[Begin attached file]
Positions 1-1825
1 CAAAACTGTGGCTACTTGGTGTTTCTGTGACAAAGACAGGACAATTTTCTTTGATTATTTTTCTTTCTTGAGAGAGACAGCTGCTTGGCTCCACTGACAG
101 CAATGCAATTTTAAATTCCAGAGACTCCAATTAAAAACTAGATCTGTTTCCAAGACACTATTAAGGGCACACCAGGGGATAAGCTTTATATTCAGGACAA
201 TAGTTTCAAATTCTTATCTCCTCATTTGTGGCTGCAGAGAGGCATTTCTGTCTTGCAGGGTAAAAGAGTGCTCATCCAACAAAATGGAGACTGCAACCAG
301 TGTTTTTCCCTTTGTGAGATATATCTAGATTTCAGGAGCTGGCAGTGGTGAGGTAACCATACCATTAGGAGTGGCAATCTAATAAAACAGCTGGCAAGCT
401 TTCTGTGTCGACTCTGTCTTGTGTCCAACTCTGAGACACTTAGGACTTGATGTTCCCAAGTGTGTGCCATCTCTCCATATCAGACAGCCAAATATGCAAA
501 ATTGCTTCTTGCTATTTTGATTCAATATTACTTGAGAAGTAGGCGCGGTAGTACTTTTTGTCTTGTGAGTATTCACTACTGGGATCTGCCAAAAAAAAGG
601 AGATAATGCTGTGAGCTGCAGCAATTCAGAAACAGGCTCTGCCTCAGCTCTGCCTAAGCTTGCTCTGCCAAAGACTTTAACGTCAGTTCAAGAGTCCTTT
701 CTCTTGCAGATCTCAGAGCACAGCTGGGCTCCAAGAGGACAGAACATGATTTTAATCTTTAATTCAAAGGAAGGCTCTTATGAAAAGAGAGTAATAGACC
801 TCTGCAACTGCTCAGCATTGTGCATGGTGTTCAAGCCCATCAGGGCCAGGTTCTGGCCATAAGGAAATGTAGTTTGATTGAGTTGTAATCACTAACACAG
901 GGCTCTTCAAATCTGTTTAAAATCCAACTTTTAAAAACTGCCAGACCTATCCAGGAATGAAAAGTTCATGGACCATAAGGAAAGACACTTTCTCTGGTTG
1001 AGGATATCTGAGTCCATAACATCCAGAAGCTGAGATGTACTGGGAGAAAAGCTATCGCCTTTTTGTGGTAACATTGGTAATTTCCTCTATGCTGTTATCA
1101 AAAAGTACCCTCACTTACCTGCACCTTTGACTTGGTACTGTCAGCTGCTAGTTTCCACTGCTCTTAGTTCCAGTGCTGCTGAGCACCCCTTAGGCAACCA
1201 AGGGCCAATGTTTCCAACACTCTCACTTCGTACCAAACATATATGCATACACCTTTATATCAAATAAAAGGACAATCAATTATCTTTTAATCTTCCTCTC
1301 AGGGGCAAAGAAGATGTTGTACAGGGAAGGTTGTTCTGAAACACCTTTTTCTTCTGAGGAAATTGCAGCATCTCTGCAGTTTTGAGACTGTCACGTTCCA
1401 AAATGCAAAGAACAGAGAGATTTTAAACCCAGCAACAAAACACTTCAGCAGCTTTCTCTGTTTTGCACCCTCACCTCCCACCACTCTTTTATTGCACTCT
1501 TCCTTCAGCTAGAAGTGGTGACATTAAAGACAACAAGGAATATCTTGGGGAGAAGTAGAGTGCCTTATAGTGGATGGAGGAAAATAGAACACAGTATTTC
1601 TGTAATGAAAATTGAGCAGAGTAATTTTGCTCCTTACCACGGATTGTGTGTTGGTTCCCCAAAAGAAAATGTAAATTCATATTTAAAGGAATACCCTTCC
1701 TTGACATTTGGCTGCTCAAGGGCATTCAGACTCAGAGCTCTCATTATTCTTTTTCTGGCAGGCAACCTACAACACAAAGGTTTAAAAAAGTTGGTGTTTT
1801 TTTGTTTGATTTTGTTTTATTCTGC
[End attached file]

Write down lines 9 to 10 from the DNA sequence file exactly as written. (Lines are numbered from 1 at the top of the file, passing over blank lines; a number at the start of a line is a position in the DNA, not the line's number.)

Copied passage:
701 CTCTTGCAGATCTCAGAGCACAGCTGGGCTCCAAGAGGACAGAACATGATTTTAATCTTTAATTCAAAGGAAGGCTCTTATGAAAAGAGAGTAATAGACC
801 TCTGCAACTGCTCAGCATTGTGCATGGTGTTCAAGCCCATCAGGGCCAGGTTCTGGCCATAAGGAAATGTAGTTTGATTGAGTTGTAATCACTAACACAG